As reported in the Sacramento Bee, unions provided food for the homeless on Labor Day and received some positive press coverage: Unions Supply Volunteers for Labor Day Lunch at Loaves & Fishes – Sacramento Bee – September 3, 2012. Many of the 75 comments about the article cynically accuse the unions of a public relations stunt.

KQED in San Francisco posted a blog providing a brief history of union power in San Francisco in the early 1900s. Labor Day Special: The San Francisco Waterfront Strike of 1901 – KQED – August 31, 2012.

Los Angeles Times pro-union columnist Michael Hiltzik provided a positive union perspective through a report on the rigors of apprenticeship training for the Ironworkers Union Local No. 416 and Ironworkers Union Local 433 in Southern California. (Ironworkers Union Gives Skills to Members, Public Safety to All – Los Angeles Times – September 2, 2012.) This column relies on the old image of labor unions: a brotherhood of men centered around tough, dangerous work in the construction trades. It also acknowledges some of the shortcomings of unions, including the result of the Ironworkers union having a monopoly on state-approved apprenticeship training for the trade:

Getting into the ironworkers apprenticeship program isn’t a snap. It may help to have a relative, or even a well-wishing neighbor or family friend, in the Ironworkers, but that’s not a prerequisite, nor is it enough. Applicants, who have to be at least 18 with a high school diploma or equivalent, must line up a construction contractor willing to sponsor them with at least six weeks of employment before they can start. That explains why, with the local construction market still soft and the building trades still suffering from about 40% unemployment, there’s a waiting list of about 5,000 applicants looking for sponsors right now.

So there’s a waiting list of 5000 people for how many spots? And nepotism is still important to get in? This is an example of how apprenticeship programs can be used to control who and how many people enter the construction workforce.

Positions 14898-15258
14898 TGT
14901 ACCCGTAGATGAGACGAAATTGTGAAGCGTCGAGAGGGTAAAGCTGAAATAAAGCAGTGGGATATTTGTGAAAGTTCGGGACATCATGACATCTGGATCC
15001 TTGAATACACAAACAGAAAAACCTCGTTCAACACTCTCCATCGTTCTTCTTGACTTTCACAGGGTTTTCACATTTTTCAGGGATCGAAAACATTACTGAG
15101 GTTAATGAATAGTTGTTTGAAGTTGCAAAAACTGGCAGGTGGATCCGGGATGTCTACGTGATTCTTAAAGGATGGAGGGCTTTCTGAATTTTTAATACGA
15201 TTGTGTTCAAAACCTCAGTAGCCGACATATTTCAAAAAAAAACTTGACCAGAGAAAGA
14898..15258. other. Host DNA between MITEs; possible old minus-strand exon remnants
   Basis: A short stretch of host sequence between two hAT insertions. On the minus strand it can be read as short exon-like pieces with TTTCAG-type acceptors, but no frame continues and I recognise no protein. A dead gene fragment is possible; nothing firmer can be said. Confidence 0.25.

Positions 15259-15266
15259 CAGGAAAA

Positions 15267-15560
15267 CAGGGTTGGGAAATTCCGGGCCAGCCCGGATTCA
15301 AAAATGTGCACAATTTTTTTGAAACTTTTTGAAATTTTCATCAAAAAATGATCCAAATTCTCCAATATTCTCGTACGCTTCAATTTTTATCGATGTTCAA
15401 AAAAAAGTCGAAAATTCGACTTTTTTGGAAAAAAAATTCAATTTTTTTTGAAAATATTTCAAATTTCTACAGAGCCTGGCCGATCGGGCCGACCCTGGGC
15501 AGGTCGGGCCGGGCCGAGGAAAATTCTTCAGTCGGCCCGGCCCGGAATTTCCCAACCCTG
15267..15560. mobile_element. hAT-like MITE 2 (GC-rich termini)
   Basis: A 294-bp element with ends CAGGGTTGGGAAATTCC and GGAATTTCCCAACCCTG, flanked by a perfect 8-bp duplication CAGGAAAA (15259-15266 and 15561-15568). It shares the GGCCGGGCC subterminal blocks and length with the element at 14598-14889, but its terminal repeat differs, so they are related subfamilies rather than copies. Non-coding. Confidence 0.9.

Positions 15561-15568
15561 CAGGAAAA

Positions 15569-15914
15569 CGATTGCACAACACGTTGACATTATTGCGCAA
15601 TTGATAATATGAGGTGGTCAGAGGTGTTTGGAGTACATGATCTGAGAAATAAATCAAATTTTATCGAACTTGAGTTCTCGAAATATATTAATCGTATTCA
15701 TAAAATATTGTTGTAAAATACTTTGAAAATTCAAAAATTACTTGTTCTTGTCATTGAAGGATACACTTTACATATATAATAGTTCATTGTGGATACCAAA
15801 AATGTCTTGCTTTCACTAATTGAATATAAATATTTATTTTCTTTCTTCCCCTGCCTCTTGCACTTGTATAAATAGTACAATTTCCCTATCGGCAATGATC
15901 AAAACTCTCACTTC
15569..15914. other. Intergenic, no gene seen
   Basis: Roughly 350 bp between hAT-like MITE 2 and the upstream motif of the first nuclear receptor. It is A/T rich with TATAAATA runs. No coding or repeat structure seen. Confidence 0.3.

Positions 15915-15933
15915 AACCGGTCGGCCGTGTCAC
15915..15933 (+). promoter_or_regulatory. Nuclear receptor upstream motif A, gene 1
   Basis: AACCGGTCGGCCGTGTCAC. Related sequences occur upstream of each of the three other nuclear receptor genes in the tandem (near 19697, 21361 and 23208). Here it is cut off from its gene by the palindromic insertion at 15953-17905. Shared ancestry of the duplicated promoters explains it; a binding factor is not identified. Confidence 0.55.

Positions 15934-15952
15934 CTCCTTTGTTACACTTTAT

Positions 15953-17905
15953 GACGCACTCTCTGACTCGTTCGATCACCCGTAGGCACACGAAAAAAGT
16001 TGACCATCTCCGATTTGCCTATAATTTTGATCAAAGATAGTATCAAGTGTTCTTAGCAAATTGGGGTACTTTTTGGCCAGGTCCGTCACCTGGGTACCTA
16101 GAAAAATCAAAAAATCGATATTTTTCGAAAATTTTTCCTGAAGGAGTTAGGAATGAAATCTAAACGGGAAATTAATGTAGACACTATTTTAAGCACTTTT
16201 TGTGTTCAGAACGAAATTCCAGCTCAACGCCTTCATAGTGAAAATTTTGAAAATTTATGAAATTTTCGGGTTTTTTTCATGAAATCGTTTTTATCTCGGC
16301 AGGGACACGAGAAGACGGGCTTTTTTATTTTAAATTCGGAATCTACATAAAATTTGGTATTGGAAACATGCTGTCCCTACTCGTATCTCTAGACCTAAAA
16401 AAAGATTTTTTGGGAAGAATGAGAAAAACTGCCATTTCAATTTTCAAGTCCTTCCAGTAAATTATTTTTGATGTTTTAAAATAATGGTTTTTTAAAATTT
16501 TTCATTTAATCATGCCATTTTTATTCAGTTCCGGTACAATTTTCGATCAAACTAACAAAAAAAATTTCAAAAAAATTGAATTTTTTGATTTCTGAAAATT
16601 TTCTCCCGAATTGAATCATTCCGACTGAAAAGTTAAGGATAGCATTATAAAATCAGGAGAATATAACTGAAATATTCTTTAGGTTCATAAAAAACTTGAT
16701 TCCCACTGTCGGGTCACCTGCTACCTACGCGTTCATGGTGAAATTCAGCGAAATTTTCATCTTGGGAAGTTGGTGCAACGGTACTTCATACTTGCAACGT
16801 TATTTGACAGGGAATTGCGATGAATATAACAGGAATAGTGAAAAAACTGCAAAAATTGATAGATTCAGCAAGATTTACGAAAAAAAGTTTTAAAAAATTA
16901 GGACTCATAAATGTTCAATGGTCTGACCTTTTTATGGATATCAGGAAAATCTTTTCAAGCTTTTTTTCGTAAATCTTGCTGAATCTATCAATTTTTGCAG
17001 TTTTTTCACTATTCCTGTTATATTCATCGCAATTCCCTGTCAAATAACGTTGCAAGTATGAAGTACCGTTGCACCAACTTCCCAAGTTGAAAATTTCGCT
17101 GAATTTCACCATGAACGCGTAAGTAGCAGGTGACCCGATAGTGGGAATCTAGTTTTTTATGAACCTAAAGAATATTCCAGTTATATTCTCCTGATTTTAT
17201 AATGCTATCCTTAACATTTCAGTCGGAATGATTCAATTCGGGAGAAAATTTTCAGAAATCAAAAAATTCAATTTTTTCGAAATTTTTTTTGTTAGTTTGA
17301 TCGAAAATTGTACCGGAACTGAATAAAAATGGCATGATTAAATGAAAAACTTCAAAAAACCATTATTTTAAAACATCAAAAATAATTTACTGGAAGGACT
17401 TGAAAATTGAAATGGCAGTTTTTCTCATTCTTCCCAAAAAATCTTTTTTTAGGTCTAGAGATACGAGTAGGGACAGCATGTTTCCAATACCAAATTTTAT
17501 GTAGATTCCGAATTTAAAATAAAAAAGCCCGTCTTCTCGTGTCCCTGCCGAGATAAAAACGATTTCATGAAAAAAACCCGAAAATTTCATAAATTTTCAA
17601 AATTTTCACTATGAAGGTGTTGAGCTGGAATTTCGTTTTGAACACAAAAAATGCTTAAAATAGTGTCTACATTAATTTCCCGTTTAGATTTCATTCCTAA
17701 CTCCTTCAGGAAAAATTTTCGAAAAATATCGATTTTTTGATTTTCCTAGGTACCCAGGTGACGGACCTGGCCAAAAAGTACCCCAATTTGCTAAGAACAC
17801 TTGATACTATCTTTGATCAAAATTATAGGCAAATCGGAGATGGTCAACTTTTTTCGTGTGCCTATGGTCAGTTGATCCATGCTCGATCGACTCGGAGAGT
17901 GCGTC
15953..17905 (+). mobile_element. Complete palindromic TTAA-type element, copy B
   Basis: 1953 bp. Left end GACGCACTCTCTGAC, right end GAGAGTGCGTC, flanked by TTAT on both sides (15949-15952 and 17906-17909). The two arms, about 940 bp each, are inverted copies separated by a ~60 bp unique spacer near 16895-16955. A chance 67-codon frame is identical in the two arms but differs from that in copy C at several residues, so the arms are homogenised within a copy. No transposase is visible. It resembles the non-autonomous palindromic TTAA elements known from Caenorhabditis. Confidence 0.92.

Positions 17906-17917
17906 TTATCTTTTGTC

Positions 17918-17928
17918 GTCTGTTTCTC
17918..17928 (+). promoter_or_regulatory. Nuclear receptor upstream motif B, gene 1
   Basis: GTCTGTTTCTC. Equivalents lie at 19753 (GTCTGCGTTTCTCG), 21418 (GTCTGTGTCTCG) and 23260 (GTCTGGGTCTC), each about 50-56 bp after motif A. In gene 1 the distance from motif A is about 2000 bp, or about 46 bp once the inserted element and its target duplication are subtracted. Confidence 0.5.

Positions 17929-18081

Meanwhile, Sacramento Bee columnist Dan Walters took a more relevant and contemporary view on the influence of labor unions in California. Here are excerpts from California Unions Hold Power but Face Peril – Sacramento Bee – September 3, 2012:

Anyone who was paying attention to the California Legislature during the hectic final days of the 2012 session last week could see the political clout of the state’s labor unions.

Countless union-backed bills whipped through the Capitol and onto Gov. Jerry Brown’s desk. Although union lobbyists lost a few battles, they could count many more victories.

With the Legislature’s Democratic majority utterly beholden to unions for political sustenance and with a governor, Jerry Brown, whose 2010 campaign relied on union financing, unions and their 2.4 million members are at the apogee of political influence.

Finally, a writer for the leftist San Diego Free Press asks this ridiculous question on September 3, 2012: Is This California’s Last Labor Day? This article focuses on Proposition 32, a statewide measure described on the November 6, 2012 ballot as follows: “Prohibits unions from using payroll-deducted funds for political purposes. Applies same use prohibition to payroll deductions, if any, by corporations or government contractors. Prohibits union and corporate contributions to candidates and their committees. Prohibits government contractor contributions to elected officers or their committees.”

This doesn’t seem unreasonable, but recognize that labor unions, big corporations, and government contractors are all in cahoots in California to perpetuate Big Government, at the expense of individuals and small businesses. Proposition 32 would stop some of that special interest money funding state and local political campaigns, while unions and their cronies in business are determined to keep the status quo by convincing a majority of voters to reject it.

In 2012, Election Day is more important to California unions than Labor Day. Perhaps that’s why there was little news coverage.

Workers’ Compensation Reform Bill Sent to Governor Jerry Brown Has One Change to Union-Exclusive Alternative Dispute Resolution Carve-Out Program

On August 31, 2012 (the last day of the 2012 California legislative session), the California State Assembly voted 72-5 and the California State Senate voted 34-4 for Senate Bill 863, a bill making various changes to California’s workers compensation system.

As is customary in the California State Legislature, the bill was created as a gut-and-amend at the last minute (amended on August 24, August 27, and August 30) and whipped through the legislative process to Governor Jerry Brown on August 31 without adequate review.

As Sacramento Bee columnist Dan Walters wrote in his September 2, 2012 column entitled The Legislative Process Does Count:

A 170-page overhaul of California’s multi-billion-dollar workers’ compensation system – hammered out during months of secret negotiations between business and labor union lobbyists – was dumped on the desks of 80 Assembly members late Friday after being whisked through two perfunctory committee hearings…

So is SB 863 good public policy or not?

One can’t really answer that question, and the same ambiguity envelops almost everything else that was done, and left undone, in the final days of the session.